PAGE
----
Can you die of a Broken Heart ?

Mar 03, 2012

It really is possible to die of a “broken heart”, according to research that has revealed how bereavement can weaken the body’s ability to fight off infections.


Scientists found that the emotional stress of losing a loved one could lead to parts of the immune system being suppressed, leaving grieving relatives more vulnerable to infections from bacteria. The findings could help explain cases of widows and widowers who died days or even hours after their spouse.

Lord Callaghan, the former prime minister, died of pneumonia aged 92 in 1995, just 10 days after Audrey, his wife of 67 years. Johnny Cash, the musician, died of complications related to diabetes while in hospital in 2003 at the age of 71. It was said at the time that he had been left weakened by the grief of losing his wife June, 73,four months previously. Immunologists at the University of Birmingham found that increased stress levels and depression brought on by grief could interfere with the function of a type of white blood cell known as neutrophils, which are responsible for fighting bacterial infections such as pneumonia.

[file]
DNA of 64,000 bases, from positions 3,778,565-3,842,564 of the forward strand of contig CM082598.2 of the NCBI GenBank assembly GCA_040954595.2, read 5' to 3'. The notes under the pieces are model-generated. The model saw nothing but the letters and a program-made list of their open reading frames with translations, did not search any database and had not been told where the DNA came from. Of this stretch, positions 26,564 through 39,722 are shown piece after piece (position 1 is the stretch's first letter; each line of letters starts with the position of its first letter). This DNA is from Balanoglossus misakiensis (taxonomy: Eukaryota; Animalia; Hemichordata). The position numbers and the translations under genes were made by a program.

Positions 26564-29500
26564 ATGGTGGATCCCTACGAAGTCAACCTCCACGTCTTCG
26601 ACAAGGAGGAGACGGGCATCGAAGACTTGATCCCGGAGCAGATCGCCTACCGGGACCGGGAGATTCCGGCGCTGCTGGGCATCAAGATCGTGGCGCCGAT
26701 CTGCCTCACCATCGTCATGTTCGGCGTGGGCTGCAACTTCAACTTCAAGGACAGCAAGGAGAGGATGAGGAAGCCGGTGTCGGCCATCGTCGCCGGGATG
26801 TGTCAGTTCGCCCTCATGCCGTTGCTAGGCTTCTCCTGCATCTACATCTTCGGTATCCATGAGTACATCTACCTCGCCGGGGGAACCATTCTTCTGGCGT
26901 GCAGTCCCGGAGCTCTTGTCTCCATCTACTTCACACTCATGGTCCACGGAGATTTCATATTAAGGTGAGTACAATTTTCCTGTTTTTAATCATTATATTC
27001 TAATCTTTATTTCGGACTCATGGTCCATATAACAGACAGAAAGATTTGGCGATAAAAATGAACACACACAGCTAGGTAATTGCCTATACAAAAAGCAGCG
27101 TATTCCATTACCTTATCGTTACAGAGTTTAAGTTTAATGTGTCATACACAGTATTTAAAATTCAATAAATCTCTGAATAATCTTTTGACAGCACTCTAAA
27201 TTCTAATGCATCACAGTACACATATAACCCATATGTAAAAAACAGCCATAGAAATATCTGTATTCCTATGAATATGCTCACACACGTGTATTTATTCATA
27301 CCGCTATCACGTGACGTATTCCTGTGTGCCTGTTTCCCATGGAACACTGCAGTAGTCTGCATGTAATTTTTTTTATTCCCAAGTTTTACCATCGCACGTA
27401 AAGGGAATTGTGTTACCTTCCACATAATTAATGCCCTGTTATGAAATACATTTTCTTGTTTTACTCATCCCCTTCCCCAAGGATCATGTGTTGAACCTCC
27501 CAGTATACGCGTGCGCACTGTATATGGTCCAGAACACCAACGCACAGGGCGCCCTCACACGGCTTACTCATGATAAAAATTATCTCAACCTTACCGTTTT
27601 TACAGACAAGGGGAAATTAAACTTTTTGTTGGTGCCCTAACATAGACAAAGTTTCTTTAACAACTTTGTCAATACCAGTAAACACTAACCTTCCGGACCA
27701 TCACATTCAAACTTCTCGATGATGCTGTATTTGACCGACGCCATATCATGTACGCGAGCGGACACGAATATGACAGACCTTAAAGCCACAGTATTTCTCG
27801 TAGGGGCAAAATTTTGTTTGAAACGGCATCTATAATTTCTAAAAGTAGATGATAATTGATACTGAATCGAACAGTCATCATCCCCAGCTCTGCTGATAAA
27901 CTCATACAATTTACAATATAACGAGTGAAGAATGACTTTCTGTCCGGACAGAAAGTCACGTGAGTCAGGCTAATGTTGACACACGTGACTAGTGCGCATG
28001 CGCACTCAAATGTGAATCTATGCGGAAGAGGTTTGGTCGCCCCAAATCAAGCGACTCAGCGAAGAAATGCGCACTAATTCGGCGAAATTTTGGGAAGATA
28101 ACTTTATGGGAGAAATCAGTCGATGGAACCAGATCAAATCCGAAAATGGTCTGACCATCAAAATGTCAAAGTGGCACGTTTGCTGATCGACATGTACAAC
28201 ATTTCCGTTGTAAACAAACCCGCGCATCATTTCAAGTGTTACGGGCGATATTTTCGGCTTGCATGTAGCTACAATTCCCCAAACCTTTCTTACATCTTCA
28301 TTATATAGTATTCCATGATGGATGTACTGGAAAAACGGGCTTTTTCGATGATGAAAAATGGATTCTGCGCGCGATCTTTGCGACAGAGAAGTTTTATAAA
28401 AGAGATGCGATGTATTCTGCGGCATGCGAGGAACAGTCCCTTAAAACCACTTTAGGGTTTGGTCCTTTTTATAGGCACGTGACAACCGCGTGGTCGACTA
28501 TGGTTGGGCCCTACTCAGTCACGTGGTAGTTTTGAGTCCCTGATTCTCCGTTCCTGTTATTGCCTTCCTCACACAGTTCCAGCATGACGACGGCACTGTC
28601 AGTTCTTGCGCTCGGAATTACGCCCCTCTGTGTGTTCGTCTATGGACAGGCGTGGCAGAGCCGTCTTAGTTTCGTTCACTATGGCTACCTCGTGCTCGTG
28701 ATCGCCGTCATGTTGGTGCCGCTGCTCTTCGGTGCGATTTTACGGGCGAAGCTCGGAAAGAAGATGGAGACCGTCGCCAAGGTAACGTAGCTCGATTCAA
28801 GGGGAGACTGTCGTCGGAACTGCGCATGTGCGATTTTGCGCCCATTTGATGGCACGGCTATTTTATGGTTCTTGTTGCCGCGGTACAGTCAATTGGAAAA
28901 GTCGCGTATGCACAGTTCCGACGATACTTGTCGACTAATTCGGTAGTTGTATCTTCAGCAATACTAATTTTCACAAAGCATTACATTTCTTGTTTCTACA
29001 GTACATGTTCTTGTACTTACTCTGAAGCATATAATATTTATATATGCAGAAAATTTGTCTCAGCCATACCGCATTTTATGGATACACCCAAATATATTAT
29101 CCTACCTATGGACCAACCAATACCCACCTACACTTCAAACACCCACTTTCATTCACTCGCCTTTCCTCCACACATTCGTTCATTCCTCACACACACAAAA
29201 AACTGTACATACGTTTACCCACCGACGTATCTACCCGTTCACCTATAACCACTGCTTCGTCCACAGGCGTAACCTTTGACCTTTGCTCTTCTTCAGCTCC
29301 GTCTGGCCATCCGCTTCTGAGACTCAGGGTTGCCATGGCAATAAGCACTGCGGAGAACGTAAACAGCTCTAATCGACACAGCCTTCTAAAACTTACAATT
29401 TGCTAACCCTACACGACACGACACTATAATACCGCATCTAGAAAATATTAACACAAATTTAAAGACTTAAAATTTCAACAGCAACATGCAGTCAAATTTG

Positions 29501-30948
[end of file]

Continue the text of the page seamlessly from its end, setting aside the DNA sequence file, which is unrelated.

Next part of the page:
The impact became more profound in older adults because they had lost the ability to produce a hormone that can counteract this dampening effect, meaning even previously healthy elderly people could fall victim to disease.

Prof Janet Lord, who led the research, said: “There are a lot of anecdotes about couples who were married for 40 years. When one of them passes away, the other dies a few days later. It seems there is a biological basis for this. Rather than dying of a broken heart, however, they are dying of a broken immune system. They usually get infections.”

The researchers studied the immune systems and hormone levels of 48 healthy adults aged 65 and over. Half of the group had suffered a major bereavement in the previous 12 months.

They found that the antibacterial action of neutrophils in grieving participants was significantly reduced compared with those who had not suffered a bereavement. The bereaved also had raised levels of the stress hormone cortisol.

Cortisol is known to suppress the activity of neutrophils, making them less active. Most young healthy people produce a second hormone called DHEA, which can counteract this affect, allowing their immune system to function normally. With age, however, adults lose the ability to produce this second hormone and become more vulnerable to disease at times of stress. The researchers also found that suffering a hip fracture could lead to the same hormone imbalance.


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